Friday, September 2, 2005
Senator John McCain made it clear last week that he too can read
polls. In an interview with the Arizona Daily Star, McCain said
"all points of view" should be available to students studying the
origins of mankind. WN was unable to reach Senator McCain for
clarification, but by "all" we think he means just evolution and
intelligent design. Or maybe he hopes to corner the votes of
those who worship "the giant frog from whose mouth the river of
life flowed." McCain's appeal to evolution deniers came just
four days after Senator Frist made a pitch to the scientifically
challenged (WN 26 Aug 05).
The respected Pew Forum on Religion and Public Life found that
64% of Americans favor teaching creationism along with evolution
in public schools. A scary 38% want to REPLACE evolution with
creationism. The tiny glimmer of hope for civilization was the
number of inconsistencies in the responses, suggesting confusion
over the meaning of the terms. There is room for education.
Actually, no. The President didn't consult his science advisor
about intelligent design because he doesn't have one. George W.
Bush eliminated the job when he named John Marburger Director of
the Office of Science and Technology Policy. Previous OSTP
directors held both titles, and WN always referred to Marburger
as "Science Advisor." We were wrong, but not alone. We Googled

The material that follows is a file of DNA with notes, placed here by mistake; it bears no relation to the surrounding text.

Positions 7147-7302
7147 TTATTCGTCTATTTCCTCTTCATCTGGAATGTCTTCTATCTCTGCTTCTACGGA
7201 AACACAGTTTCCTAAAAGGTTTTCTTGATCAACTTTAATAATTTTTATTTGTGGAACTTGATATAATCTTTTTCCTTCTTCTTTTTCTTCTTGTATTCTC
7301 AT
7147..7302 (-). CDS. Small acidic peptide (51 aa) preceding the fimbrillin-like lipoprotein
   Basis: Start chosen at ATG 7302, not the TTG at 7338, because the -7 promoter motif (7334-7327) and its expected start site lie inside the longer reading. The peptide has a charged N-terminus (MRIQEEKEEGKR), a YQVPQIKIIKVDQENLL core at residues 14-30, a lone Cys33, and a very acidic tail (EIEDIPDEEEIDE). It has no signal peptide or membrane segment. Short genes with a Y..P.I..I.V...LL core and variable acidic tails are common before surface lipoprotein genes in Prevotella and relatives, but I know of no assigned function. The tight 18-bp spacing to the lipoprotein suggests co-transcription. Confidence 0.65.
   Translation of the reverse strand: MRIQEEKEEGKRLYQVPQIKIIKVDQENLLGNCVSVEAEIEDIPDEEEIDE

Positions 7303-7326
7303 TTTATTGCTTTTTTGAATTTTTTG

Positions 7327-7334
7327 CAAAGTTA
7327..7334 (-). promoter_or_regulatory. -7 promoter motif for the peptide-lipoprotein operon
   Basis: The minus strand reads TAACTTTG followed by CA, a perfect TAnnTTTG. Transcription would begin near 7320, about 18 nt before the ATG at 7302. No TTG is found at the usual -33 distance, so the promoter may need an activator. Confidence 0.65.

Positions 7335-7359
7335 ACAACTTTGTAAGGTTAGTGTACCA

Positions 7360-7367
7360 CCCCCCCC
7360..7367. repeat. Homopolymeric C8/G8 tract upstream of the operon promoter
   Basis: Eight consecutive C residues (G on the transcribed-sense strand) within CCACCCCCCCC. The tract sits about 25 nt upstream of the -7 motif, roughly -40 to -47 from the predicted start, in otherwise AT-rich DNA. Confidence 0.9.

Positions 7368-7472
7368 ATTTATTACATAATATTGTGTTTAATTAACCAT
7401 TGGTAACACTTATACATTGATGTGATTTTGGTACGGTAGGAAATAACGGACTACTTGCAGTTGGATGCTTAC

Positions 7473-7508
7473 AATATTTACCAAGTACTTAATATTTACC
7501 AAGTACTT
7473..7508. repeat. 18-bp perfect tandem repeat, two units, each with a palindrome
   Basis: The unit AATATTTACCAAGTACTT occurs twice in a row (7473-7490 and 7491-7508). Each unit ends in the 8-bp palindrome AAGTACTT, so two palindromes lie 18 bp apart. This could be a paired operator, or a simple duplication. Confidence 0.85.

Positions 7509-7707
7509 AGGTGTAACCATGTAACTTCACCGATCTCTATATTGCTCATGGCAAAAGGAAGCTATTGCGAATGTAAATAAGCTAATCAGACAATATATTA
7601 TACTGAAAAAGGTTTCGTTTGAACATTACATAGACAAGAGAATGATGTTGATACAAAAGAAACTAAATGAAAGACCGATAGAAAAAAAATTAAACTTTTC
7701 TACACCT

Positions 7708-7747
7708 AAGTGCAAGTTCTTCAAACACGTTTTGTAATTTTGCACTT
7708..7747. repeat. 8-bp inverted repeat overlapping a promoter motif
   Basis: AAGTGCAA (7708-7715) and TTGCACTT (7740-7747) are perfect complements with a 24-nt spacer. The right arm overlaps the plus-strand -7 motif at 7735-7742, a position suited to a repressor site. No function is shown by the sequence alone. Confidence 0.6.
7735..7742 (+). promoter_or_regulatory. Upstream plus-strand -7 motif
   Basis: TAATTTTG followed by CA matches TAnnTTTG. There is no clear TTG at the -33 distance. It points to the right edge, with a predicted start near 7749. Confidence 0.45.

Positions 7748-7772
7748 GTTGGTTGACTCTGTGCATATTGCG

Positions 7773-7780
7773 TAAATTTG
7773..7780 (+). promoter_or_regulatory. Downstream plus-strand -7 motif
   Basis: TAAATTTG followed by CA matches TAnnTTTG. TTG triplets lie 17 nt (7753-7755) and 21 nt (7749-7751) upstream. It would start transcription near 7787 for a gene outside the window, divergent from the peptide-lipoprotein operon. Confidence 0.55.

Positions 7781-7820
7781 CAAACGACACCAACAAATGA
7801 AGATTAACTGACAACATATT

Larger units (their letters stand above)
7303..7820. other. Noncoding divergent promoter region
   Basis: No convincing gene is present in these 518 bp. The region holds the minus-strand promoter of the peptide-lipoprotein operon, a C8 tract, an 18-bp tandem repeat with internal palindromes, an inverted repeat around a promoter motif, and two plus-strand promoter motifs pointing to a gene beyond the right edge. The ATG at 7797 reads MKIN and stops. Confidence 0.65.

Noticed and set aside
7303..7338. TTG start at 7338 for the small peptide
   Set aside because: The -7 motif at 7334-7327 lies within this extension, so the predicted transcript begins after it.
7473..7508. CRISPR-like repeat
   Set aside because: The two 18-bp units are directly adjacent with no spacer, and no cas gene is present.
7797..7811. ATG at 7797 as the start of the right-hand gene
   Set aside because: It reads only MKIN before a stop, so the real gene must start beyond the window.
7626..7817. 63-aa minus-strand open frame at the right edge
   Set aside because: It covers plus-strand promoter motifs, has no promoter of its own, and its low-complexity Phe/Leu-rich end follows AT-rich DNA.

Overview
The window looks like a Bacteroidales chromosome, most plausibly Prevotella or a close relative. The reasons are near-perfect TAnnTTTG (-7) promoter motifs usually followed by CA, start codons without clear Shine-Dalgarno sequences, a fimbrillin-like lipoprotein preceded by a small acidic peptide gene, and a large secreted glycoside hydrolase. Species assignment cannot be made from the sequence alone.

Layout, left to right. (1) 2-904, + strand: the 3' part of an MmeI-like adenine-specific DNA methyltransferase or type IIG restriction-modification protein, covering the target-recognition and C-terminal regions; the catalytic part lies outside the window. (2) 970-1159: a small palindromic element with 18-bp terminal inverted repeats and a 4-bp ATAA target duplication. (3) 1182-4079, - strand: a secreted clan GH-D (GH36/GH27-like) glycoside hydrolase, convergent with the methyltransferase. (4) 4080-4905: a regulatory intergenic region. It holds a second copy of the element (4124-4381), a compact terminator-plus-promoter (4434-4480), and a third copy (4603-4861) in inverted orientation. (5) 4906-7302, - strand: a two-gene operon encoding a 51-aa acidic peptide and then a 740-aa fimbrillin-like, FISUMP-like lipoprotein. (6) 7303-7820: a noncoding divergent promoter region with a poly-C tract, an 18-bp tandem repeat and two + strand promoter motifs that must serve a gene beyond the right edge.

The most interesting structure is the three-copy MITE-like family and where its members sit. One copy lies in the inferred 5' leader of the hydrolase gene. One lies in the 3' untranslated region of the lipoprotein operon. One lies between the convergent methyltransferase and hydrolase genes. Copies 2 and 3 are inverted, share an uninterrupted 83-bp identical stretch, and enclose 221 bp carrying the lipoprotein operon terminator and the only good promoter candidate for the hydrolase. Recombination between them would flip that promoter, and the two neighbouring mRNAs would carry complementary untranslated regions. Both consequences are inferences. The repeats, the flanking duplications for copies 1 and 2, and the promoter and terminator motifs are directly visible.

"science advisor" and got 597,000 hits on a nonexistent job.
As they used to say at Stony Brook when he was president, "this
would never have happened if Jack Marburger was alive."
Scientists at MIT and Washington University, St. Louis, announced
Wednesday that they have determined the precise order of the 3
billion bits of genetic code needed to make a chimpanzee. There
is only a 1 percent difference from the human genetic code. But
for that 1 percent, chimpanzees would have a seat in the UN.
Robert Waterston, who led the Washington University team, was
quoted in yesterday's Washington Post saying, "I can't imagine
Darwin hoping for a stronger confirmation of his ideas."
Assistant FDA Commissioner Susan Wood has resigned following a
decision to further delay action on a plan to allow easier access
to the morning-after contraceptive. An expert advisory panel of
the FDA favored the change 23 to 4, in order to reduce abortions
and unwanted pregnancies. Opposition comes from religious
conservatives who believe a fertilized egg is a new life.
Although Plan B is a contraceptive, researchers think that in
some cases it might keep a fertilized egg from implanting in the
uterus. Susan Wood's job description calls for her to be "a
champion for women's health." The description fit her well.